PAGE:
Amgen announced the new data from the CodeBreaK clinical trial program, which it notes is the most comprehensive of global development program in patients with KRAS G12C-mutated cancers. The announcement was made at the American Society of Clinical Oncology (ASCO) annual meeting held from June 2-6 in Chicago.
They also presented data today (June 6) from Scarlet – an Amgen funded investigator study sponsored by the West Japan Oncology Group, which is the first study to highlight the safety and efficacy of sotorasib in combination with platinum-based chemotherapy for frontline treatment of patients with advanced NSCLC who have a KRAS G12C mutation.
Executive vice president of research and development at Amgen, David Reese, said: “As the leader in KRAS inhibition, Amgen continues to advance the CodeBreaK program by evaluating LUMAKRAS across different indications and combinations to potentially help more people living with KRAS G12C-mutated cancers.
“These data presented at ASCO underscore the clinical importance of Lumakras, including the only randomized trial of a KRAS G12C inhibitor to show higher intracranial activity compared to chemotherapy, along with data validating our combination treatment approach in metastatic colorectal cancer, where new precision medicine strategies are desperately needed.”
Improved CNS activity in advanced NSCLC
The phase 3 CodeBreaK 200 trial, the first and only randomized study for any KRAS G12C inhibitor, included patients with advanced NSCLC and a treated or stable central nervous system (CNS) lesions at baseline as assessed by a blinded independent central review (BICR).
In this analysis using a modified exploratory response assessment in neuro-oncology brain metastases (RANO-BM), Lumakras demonstrated delayed time to CNS progression and longer CNS progression-free survival (PFS) compared with docetaxel, an antineoplastic agent used in the management of multiple metastatic and non-resectable tumor types.
Additionally, the company said, the CNS objective response rate (ORR), an assessment of CNS tumor shrinkage following treatment, was more than double (33.3% vs 15.4%) in 18 patients treated with Lumakras compared to docetaxel 13 patients. The safety profile in this analysis was similar to the CodeBreaK 200 overall population.
Melissa Johnson is director of Lung Cancer Research at the Sarah Cannon Research Institute at Tennessee Oncology. She said: “CNS metastases are an unfortunately common complication of KRAS G12C-mutated advanced NSCLC, occurring in about 30–40% of patients.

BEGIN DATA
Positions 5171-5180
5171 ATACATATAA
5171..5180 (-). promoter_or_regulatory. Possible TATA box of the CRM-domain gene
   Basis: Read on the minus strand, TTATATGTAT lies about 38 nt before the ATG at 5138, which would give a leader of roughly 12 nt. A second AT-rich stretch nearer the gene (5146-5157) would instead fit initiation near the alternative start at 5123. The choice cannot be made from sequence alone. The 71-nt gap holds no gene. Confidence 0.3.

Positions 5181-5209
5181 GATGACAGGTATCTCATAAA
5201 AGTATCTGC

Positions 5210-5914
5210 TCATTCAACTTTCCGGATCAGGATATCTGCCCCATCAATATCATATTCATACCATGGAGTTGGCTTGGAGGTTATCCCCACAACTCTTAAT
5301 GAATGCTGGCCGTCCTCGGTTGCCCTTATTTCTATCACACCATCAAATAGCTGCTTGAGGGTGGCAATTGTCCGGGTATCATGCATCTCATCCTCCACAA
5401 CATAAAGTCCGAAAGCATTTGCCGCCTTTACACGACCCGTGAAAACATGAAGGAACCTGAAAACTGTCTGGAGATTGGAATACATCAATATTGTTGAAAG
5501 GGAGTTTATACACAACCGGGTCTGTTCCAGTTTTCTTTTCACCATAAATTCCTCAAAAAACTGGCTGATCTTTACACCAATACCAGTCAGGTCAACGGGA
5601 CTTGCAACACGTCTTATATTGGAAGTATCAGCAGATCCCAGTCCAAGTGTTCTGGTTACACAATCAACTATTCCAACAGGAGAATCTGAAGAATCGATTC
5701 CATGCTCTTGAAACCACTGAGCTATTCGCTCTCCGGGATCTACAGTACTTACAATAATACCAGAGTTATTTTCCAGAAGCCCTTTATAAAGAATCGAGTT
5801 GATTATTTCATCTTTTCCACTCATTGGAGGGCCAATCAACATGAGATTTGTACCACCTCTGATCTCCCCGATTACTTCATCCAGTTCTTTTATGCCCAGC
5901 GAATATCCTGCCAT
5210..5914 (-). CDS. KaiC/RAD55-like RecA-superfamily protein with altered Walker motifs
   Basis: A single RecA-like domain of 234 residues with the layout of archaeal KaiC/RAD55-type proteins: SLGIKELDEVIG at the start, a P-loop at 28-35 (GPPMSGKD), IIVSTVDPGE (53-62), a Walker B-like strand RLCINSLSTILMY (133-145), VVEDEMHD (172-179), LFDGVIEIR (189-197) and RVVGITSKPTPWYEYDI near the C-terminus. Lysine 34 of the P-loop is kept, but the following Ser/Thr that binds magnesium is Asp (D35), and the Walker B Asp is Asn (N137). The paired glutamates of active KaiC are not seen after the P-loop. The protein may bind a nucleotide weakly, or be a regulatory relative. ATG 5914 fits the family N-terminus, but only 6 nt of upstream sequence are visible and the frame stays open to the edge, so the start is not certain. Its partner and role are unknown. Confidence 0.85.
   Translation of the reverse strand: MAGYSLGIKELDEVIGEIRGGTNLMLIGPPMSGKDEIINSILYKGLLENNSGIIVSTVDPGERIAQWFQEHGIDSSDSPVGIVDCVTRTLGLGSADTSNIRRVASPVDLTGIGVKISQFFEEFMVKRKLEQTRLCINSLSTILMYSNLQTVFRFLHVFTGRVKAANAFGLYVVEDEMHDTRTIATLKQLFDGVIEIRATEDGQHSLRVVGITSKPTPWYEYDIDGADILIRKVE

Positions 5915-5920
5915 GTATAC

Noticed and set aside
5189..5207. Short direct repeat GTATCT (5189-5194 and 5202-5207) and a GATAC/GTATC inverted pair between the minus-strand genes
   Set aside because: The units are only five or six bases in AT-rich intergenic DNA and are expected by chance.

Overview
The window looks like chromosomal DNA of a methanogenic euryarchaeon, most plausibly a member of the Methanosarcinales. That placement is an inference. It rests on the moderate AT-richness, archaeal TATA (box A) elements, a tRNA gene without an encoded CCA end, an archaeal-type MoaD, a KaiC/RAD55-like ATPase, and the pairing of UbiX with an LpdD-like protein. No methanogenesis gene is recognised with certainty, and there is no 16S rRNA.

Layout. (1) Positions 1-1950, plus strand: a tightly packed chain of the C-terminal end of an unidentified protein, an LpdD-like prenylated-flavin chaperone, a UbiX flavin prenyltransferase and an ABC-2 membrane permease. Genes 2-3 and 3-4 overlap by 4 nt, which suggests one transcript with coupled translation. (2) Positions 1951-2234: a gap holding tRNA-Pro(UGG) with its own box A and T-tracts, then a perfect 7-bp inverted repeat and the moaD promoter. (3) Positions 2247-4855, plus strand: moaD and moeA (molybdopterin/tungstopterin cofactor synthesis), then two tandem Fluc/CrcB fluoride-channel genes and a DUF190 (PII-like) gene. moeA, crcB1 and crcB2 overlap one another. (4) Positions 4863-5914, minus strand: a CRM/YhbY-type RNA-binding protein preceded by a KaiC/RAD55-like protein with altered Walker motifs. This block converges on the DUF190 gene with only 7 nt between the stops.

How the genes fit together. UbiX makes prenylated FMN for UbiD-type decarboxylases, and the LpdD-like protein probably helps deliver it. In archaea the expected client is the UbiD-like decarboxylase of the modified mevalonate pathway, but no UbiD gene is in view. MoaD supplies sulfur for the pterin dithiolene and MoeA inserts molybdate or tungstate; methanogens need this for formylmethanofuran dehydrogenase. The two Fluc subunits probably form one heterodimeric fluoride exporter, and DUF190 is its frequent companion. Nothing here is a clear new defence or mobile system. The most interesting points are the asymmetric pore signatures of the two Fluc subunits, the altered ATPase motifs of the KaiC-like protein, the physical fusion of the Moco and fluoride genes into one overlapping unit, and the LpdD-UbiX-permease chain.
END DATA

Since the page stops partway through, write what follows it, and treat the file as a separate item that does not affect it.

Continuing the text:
“In this post-hoc analysis from CodeBreaK 200, sotorasib delayed CNS progression-free survival by more than five months and is a potential clinically meaningful benefit for second-line NSCLC patients with KRAS G12C mutations.”
Consistent Clinical Benefit Across Subgroups
In the first randomized, molecularly defined analysis of a KRASG12C inhibitor versus chemotherapy, Lumakras showed improved progression free survival (PFS) over docetaxel, irrespective of PD-L1 expression level. The PD-L1 adaptive expression is a consequence of the presence of tumor antigen–specific T cells that recognized the cancer cells leading to the production of interferon-γ. The analysis also showed retained PFS benefit versus docetaxel across key co-alteration subgroups. Collectively, the biomarker data help inform treatment decision making and the ongoing CodeBreaK clinical development program, which explores Lumakras in novel combinations.
Encouraging Safety and Efficacy in Metastatic CRC
Data from the CodeBreaK 101 Phase 1b study, the first reported results for the combination of Lumakras with Vectibix (panitumumab) and Folfiri, showed encouraging safety and efficacy in previously-treated KRAS G12C-mutated metastatic CRC.
Among 42 patients evaluable for response, confirmed ORR was 55% and disease control rate (DCR) was 93%, with responses observed regardless of the number of prior lines of therapy and regardless of progression on prior irinotecan-based therapy. Lumakras plus Vectibix and Folfiri combination reported adverse events consistent with those expected for the therapies under study.
David Hong is professor of Investigational Cancer Therapeutics at The University of Texas MD Anderson Cancer Center, Houston.
He said: “A priority in KRAS G12C-mutated colorectal cancer research is exploring new treatment combinations that can drastically improve response rates attained with current treatments, which can be as low as 2%,” said lead investigator, David S. Hong, M.D., “These results showed encouraging efficacy with sotorasib in combination with panitumumab and FOLFIRI, and importantly showed consistent safety for each product.”